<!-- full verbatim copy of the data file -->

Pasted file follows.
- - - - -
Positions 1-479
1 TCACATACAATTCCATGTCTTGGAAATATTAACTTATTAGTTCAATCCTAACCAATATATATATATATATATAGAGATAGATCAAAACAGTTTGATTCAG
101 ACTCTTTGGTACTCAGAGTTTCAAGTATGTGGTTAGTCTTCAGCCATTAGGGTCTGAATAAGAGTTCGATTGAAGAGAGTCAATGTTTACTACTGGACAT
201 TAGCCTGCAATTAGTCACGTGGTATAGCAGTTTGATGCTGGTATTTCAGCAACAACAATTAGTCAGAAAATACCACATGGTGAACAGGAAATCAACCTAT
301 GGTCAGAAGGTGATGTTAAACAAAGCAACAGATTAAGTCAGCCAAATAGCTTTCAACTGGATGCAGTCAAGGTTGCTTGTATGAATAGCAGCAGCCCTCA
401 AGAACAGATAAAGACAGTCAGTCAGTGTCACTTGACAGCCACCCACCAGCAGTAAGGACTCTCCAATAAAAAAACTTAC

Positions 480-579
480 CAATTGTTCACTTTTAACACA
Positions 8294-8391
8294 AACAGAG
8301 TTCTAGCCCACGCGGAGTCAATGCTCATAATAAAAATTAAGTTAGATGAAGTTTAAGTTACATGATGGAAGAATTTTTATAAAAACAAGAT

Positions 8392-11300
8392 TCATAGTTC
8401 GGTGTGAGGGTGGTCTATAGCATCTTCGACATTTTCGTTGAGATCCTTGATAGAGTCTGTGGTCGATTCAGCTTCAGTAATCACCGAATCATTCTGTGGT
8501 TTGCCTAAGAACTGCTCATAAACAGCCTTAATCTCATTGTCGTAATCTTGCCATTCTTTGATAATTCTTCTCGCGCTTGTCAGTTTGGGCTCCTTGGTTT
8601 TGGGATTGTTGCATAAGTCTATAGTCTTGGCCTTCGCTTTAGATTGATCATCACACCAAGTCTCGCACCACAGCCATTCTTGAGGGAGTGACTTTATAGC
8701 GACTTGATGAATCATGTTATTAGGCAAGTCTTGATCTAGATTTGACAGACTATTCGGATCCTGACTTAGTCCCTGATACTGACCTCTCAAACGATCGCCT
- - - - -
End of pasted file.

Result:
Positions 1-479
1 TCACATACAATTCCATGTCTTGGAAATATTAACTTATTAGTTCAATCCTAACCAATATATATATATATATATAGAGATAGATCAAAACAGTTTGATTCAG
101 ACTCTTTGGTACTCAGAGTTTCAAGTATGTGGTTAGTCTTCAGCCATTAGGGTCTGAATAAGAGTTCGATTGAAGAGAGTCAATGTTTACTACTGGACAT
201 TAGCCTGCAATTAGTCACGTGGTATAGCAGTTTGATGCTGGTATTTCAGCAACAACAATTAGTCAGAAAATACCACATGGTGAACAGGAAATCAACCTAT
301 GGTCAGAAGGTGATGTTAAACAAAGCAACAGATTAAGTCAGCCAAATAGCTTTCAACTGGATGCAGTCAAGGTTGCTTGTATGAATAGCAGCAGCCCTCA
401 AGAACAGATAAAGACAGTCAGTCAGTGTCACTTGACAGCCACCCACCAGCAGTAAGGACTCTCCAATAAAAAAACTTAC

Positions 480-579
480 CAATTGTTCACTTTTAACACA
Positions 8294-8391
8294 AACAGAG
8301 TTCTAGCCCACGCGGAGTCAATGCTCATAATAAAAATTAAGTTAGATGAAGTTTAAGTTACATGATGGAAGAATTTTTATAAAAACAAGAT

Positions 8392-11300
8392 TCATAGTTC
8401 GGTGTGAGGGTGGTCTATAGCATCTTCGACATTTTCGTTGAGATCCTTGATAGAGTCTGTGGTCGATTCAGCTTCAGTAATCACCGAATCATTCTGTGGT
8501 TTGCCTAAGAACTGCTCATAAACAGCCTTAATCTCATTGTCGTAATCTTGCCATTCTTTGATAATTCTTCTCGCGCTTGTCAGTTTGGGCTCCTTGGTTT
8601 TGGGATTGTTGCATAAGTCTATAGTCTTGGCCTTCGCTTTAGATTGATCATCACACCAAGTCTCGCACCACAGCCATTCTTGAGGGAGTGACTTTATAGC
8701 GACTTGATGAATCATGTTATTAGGCAAGTCTTGATCTAGATTTGACAGACTATTCGGATCCTGACTTAGTCCCTGATACTGACCTCTCAAACGATCGCCT